Pack Mentality. Your dog views any other member of the household (human or pet) as members of its pack. Strong willed dogs will try to become the alpha member of the pack if they are allowed to do so.


Problem Behaviors

Most problem behaviors for dogs are the result of boredom, inactivity, lack of attention, stress, illness, or inappropriate training techniques. That’s why it is so critical to provide your dog with lots of daily physical and mental stimulation. Stress may result from any change in routine, like a new family member (human or animal), relationship problems between the human members of the family, or boarding and grooming, and can result in problem behaviors.

Inappropriate training happens when dog owners want to train dogs to respond in a particular way but inadvertently reward the wrong behavior. For example, if your dog barks and cries for you to get up and play with it at nighttime, you may, after a time, just give in to make it stop. This actually rewards the dog’s behavior and teaches it to repeat these cries to get your attention. When training dogs around behaviors, it is critical that you identify which behaviors you want to reinforce and which you want to change. Then only reward completion of the desired behavior. Don’t give in to your dog when training for change. One or two bad nights of sleep to make the message clear is a smaller price to pay than a lifetime of getting up to play with your dog in the middle of the night.

If you experience problem behaviors with your dog, the first thing to do is rule out any medical causes. You also need to make sure you pay attention to where your dog is in its life cycle. Adolescence and old age create physical changes that may cause stress to your dog. Then you can look to training solutions. Commonly demonstrated problem behaviors in dogs include:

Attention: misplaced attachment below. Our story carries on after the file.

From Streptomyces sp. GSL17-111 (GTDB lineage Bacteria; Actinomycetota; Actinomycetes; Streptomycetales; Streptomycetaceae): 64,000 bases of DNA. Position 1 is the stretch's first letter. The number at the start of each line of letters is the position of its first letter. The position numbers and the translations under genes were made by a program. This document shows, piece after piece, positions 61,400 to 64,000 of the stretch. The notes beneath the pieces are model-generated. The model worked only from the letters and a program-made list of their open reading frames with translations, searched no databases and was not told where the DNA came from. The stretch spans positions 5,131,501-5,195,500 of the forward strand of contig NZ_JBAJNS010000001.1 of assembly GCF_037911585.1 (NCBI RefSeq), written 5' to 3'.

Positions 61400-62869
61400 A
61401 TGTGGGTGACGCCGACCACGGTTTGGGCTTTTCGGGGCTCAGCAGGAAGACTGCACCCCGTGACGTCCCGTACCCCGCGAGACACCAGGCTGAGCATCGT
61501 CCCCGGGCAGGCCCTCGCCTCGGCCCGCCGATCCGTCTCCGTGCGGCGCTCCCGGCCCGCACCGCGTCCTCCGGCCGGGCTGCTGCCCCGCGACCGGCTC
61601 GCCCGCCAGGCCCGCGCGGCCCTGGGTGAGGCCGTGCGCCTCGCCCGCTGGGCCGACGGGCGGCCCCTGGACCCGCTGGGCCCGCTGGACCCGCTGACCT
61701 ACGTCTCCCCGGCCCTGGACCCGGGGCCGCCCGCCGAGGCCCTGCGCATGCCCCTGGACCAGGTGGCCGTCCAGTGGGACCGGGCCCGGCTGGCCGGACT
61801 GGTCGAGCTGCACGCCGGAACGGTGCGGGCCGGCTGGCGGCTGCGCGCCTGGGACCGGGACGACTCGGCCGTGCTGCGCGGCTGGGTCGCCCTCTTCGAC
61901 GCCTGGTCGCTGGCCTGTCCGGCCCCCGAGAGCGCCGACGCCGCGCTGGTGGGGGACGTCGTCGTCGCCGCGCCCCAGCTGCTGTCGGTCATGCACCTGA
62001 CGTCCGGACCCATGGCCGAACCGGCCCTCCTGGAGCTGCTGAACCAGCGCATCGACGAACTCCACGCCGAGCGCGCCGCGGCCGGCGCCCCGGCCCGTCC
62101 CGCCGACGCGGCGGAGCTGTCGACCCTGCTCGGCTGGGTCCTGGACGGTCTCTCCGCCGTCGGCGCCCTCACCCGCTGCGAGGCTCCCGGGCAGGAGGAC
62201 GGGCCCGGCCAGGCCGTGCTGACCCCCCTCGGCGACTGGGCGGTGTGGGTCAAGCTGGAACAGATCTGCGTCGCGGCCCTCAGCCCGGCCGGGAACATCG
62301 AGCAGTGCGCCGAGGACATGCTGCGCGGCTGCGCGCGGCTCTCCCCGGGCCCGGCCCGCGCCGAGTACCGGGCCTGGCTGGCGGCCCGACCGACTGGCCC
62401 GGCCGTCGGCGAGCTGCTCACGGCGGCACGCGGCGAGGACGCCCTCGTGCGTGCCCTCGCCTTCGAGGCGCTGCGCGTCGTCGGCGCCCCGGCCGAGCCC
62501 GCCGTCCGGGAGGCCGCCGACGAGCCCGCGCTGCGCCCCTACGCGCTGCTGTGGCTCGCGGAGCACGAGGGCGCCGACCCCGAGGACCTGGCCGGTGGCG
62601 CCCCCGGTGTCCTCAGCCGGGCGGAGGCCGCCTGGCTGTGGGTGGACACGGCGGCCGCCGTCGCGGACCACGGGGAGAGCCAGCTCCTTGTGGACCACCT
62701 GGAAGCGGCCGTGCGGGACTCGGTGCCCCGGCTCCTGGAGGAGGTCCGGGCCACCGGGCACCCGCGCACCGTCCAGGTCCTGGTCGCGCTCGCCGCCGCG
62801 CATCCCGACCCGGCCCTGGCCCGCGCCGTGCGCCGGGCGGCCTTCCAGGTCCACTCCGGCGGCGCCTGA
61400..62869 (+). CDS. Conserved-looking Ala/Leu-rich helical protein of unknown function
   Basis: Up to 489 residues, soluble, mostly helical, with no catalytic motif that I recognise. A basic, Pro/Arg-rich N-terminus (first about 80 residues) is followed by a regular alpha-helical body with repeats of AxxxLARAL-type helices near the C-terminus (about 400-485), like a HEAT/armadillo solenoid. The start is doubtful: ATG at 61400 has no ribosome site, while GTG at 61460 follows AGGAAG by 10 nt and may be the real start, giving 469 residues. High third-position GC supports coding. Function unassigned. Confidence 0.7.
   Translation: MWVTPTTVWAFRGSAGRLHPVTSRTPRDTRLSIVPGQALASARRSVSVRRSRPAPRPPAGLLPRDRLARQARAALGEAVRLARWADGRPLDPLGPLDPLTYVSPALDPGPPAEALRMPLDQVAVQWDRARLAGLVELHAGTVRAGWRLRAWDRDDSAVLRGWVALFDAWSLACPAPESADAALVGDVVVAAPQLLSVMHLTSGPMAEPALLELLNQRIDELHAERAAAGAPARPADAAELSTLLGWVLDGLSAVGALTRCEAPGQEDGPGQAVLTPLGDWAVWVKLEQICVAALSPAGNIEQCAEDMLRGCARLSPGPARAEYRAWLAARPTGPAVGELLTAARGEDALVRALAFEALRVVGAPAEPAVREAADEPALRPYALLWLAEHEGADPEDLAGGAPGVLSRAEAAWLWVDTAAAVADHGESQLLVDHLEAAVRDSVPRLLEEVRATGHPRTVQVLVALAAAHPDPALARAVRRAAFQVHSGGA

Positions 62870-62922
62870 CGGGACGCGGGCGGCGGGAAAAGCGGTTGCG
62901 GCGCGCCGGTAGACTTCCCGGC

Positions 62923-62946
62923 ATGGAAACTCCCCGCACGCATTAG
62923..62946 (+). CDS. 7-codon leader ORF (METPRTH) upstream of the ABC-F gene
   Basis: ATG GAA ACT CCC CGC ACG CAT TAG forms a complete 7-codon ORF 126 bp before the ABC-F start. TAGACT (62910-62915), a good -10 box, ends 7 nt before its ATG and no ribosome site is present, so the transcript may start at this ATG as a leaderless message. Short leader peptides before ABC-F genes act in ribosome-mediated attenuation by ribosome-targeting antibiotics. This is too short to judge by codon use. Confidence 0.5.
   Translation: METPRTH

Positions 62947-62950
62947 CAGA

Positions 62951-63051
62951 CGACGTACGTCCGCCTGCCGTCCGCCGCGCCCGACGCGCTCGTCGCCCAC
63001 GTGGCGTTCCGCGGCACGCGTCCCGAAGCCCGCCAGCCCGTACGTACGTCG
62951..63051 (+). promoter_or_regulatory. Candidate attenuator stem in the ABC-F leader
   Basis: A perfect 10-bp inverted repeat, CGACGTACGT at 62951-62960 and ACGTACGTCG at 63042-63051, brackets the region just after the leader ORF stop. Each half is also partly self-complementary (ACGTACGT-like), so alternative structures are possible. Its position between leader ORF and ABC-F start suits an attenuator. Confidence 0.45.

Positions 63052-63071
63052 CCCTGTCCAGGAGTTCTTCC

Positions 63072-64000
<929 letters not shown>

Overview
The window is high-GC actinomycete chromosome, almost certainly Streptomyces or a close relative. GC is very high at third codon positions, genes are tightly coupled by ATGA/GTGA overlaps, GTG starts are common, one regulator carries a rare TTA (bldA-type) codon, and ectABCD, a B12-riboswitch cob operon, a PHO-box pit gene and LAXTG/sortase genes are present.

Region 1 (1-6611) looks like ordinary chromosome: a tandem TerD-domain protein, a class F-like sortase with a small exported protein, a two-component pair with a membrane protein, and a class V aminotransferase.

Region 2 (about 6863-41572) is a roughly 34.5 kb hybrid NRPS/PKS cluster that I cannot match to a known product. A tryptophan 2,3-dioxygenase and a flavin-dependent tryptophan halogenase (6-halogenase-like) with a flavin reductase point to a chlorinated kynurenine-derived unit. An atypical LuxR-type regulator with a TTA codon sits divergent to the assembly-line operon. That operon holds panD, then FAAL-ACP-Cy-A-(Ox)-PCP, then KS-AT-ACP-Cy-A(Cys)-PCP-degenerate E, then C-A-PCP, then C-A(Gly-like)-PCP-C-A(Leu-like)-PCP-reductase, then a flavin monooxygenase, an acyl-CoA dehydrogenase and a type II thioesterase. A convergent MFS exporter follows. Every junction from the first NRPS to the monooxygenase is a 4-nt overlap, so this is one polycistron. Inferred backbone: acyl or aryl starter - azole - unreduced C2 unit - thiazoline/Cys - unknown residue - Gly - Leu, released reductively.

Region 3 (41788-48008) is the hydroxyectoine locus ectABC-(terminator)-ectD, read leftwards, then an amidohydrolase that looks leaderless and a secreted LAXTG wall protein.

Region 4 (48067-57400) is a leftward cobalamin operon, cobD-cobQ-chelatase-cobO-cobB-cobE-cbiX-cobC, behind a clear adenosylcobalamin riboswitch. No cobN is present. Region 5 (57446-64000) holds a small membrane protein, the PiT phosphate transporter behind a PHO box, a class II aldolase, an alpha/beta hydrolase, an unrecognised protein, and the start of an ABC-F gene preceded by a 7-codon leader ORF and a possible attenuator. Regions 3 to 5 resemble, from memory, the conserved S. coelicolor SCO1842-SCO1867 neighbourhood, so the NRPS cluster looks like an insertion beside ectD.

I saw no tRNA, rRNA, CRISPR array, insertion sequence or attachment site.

• Destructiveness
  • Aggressive play
  • Biting or nipping
  • Excessive hiding
  • Excessive chewing
  • Excessive scratching
  • Excessive vocalization
  • House soiling



Dogs don’t understand your motivations or preferences and they won’t learn to behave in any way other than those that are innate. The only way to train a dog is with patience, consistency, and routine. To teach new positive behaviors, you have to give your dog a chance to get accustomed to your desired behaviors and reinforce positive achievement with rewards (treats) to motivate the dog to adopt the change.

Changing negative behaviors can be harder. If you are unclear about how to get your dog to change a problem behavior, your vet can also give you techniques that can help you get your dog behaving the way you expect, or you may be referred to a professional training facility. There are several great options for dog training in the Edmond and Oklahoma City areas. There are also lots of helpful websites that give you the benefit of first-hand experience from other dog owners.